Project 173 acquired, returning to base.
Expect 1717 to follow with company. 2 known, 2 unknown.
Prepare proper welcome. M.
Dr Rattray raised an eyebrow as she read the message. The small man who had handed it to her looked nervous and pushed his glasses up the bridge of his nose.
“It came through about ten minutes ago. They’ve changed their cypher again – probably just to test us, but Amley cracked it in a couple of minutes. I got it up here as fast as possible.”
“A couple of minutes? She’s getting sloppy.”
He laughed nervously, the sound slowly fading away as she didn’t join in. She smiled coldly at him until he became flustered and hurried away.
Dr Rattray stood up from her desk, walking over to the huge curved wall of monitors that encompassed the entire left side of the room. She stared at the feeds with a calculating glare, nails tapping lightly against her arm. A small monitor at the bottom beeped with a green light, recording the tracking devices and employee ID tag movement between buildings. From here she had a view of the entire central facility and a few of the outbuildings as well. There were many images, many rooms and corridors, many people. She could see every experiment, every surgery, every place of work and rest. Nobody escaped her gaze.
Her eyes travelled across them all, eventually settling on a couple of screens in the very middle of the wall. The feeds showed two small white rooms which were conspicuously, tauntingly empty.
It had been over a year since they had lost 173. Officially it was intentional, part of procedure and arrangements that were strictly need-to-know. When 173 hadn’t arrived at the destination, she had moved with lightning speed to suppress any panic and rumour. None of the original staff who had lost it had survived the incident to relay the truth. The site staff had been curious, but eventually accepting. After all, the higher ups knew what they were doing. When it came to doing great works, these things often didn’t make sense until later when you could see the bigger picture. They were all working towards the bigger picture here.
Unofficially, it had been a disaster. To lose a project as valuable as this, their most promising and successful to date and the only remaining survivor from numerous batches… it had been devastating to their research. There had been so much more to be done, so much more to be gathered. Knowledge was the ultimate goal, and in doing so a future for mankind, something more than mankind. But others had also known that it was valuable, motivated by crude human desire for money and power and the illusion of miracles contained in the body of a small docile boy who always did what it was told.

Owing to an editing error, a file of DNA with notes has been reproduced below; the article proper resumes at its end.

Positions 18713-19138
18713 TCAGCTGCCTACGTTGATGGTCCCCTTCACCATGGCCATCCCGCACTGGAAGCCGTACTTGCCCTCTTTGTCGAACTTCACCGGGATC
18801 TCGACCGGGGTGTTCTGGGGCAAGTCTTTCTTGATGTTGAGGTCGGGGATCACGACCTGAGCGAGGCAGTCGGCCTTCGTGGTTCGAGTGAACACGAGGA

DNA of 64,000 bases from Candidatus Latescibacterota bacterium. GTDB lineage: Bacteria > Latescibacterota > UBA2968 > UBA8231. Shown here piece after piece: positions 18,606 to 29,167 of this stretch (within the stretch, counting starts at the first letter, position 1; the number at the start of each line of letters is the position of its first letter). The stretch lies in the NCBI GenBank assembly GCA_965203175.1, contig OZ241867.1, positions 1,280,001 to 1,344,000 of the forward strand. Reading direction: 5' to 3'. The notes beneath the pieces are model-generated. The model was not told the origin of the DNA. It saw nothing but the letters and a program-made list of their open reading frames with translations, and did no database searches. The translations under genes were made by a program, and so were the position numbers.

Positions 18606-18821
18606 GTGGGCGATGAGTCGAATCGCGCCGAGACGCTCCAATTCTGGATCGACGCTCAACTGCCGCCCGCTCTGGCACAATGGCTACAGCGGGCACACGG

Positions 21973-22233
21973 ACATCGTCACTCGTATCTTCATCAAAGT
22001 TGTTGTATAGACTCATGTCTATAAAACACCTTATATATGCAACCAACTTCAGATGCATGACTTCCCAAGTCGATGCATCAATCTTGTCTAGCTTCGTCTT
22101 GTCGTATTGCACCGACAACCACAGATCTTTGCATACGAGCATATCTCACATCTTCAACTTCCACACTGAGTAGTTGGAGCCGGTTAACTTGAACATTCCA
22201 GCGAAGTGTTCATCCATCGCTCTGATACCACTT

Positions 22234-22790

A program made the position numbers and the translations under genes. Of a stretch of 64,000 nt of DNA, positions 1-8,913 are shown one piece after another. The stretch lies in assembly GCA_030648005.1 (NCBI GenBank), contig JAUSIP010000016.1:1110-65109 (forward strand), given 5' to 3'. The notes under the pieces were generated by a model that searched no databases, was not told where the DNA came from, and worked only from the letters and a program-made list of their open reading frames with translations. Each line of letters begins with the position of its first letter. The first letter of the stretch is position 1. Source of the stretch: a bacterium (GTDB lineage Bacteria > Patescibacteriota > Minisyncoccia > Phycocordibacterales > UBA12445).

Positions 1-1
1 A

Messiah. They have no idea how apt that word is, and how very wrong.
Of course, she had quickly adapted, found a new way to work this to their advantage. They had released 1717 and used it to track both the projects, and made use of outside sources where necessary. It had been costly, but ultimately worth it. Mathew had come crawling back eventually, when he realised just what he’d done, what they had unleashed. And now they were both returning to the facility, having developed some fascinating new capabilities and bringing back some added material with them. It was almost worth the staggering loss of data and invalidation of the future projects she had been hoping to pursue. Almost worth the time that would have to be devoted to bring the two original investments back into line. She would have to re-evaluate things, gather new materials, accelerate some plans that had been dormant and maybe even start afresh with something better. It could be salvaged.
Still, to know that decades of her life’s work had effectively been thrown away by one man’s reckless greed… It had given her a terrible ulcer at the time and she’d had to up her pill dose for almost two weeks. Even now it made her want to snap her pen in half – she didn’t though, that would have been unnecessary waste. She just stared at the screens. Her face was blank, but a very keen observer would have seen a wistful note in her gaze. She reached out a hand to touch the left monitor.
Fifteen years of my life. The ultimate project, gone in mere moments like smoke between my fingers.
My own employees, turning on me over something as trivial as greed, for money and power.
How very… human.
They’re all coming home now. It isn’t a complete loss. It can still be salvaged.
If Mathew thought he could get away with his actions, he was gravely mistaken. She didn’t give a shit about his plans, or his money at this point. This may have started with outside assistance, but it had become so much more than someone like him could ever imagine. If he thought he could hide behind the boots of a warlord, even one as supposedly great and terrible as the Dragon, he was a fool. After all, the Dragon was but a man.
Here at the facility, they created creatures that were more than men. She was the architect of gods.